One early morning 34 years ago, in the twilight days of January, the hurly-burly of life at St Mary’s College Kisubi, one of Uganda’s premier secondary schools was thrown out of gear when a group of haggard-looking government soldiers, fleeing from disheveled but heavily armed National Resistance Army [NRA] rebel soldiers scampered through the school compound.
Several volleys of automatic gunfire had earlier been heard, not far away from the school. None of the petrified students who were at the College that day had ever imagined that their school would become a flashpoint of conflict.
“It was the morning of either the 23rd or 24th of January-1986. The school had just re-opened after a holiday recess. I was in S3 then and we were in class when several rounds of automatic gunfire started going off. The firing went on for a while and then we saw government soldiers running through the compound-shedding their uniform as they fled towards the lakeside,” Andrew Magona, one of the old students, calls to mind.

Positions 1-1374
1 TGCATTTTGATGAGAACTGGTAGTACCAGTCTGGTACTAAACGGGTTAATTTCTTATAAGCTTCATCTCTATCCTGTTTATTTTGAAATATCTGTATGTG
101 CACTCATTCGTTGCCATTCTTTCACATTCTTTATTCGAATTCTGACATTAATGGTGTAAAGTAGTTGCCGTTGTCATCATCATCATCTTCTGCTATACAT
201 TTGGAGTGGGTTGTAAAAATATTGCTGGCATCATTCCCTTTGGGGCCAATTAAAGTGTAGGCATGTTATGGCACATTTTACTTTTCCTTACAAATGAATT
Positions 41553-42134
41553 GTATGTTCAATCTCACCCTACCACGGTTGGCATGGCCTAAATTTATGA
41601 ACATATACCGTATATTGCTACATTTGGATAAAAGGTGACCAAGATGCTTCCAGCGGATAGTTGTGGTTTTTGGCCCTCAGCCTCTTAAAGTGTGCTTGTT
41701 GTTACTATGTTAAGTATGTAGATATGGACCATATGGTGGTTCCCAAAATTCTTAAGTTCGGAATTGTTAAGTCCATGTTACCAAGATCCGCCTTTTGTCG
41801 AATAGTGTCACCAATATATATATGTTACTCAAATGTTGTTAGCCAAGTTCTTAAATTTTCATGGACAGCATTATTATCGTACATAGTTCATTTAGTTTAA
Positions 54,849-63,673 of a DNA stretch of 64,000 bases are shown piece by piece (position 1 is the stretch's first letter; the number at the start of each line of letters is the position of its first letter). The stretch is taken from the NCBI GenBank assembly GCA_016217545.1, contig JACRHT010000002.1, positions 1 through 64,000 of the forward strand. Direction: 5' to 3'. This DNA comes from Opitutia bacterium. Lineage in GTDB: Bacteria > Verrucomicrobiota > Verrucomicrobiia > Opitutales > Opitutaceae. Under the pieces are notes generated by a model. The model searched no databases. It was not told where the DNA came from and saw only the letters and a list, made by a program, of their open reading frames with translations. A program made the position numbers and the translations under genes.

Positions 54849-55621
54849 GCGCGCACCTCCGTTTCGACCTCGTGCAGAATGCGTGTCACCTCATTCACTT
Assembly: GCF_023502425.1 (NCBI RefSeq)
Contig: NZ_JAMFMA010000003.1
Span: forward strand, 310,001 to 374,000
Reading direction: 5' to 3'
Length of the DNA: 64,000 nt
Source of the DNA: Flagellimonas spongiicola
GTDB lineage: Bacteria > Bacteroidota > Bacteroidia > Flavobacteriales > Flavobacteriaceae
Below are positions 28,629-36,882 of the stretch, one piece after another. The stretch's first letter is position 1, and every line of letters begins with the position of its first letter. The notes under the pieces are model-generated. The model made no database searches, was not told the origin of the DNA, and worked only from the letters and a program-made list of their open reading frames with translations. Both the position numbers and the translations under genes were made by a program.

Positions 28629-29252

“Shortly after, we saw young boys in rugs, barefoot and armed to the teeth, giving chase in what we later found was a surprise NRA attack to cut off Kampala from Entebbe.”
Ronald Mutumba, now a certified Public Accountant vividly remembers that day.
“That morning, I remember one of my roommates hastily waking me up. I was not accustomed to rising early. Because of fright, I did not even have breakfast. I remember joining other students as we figured ways of staying safe.”
Luckily for the students, the rebel soldiers were not the forbidding type.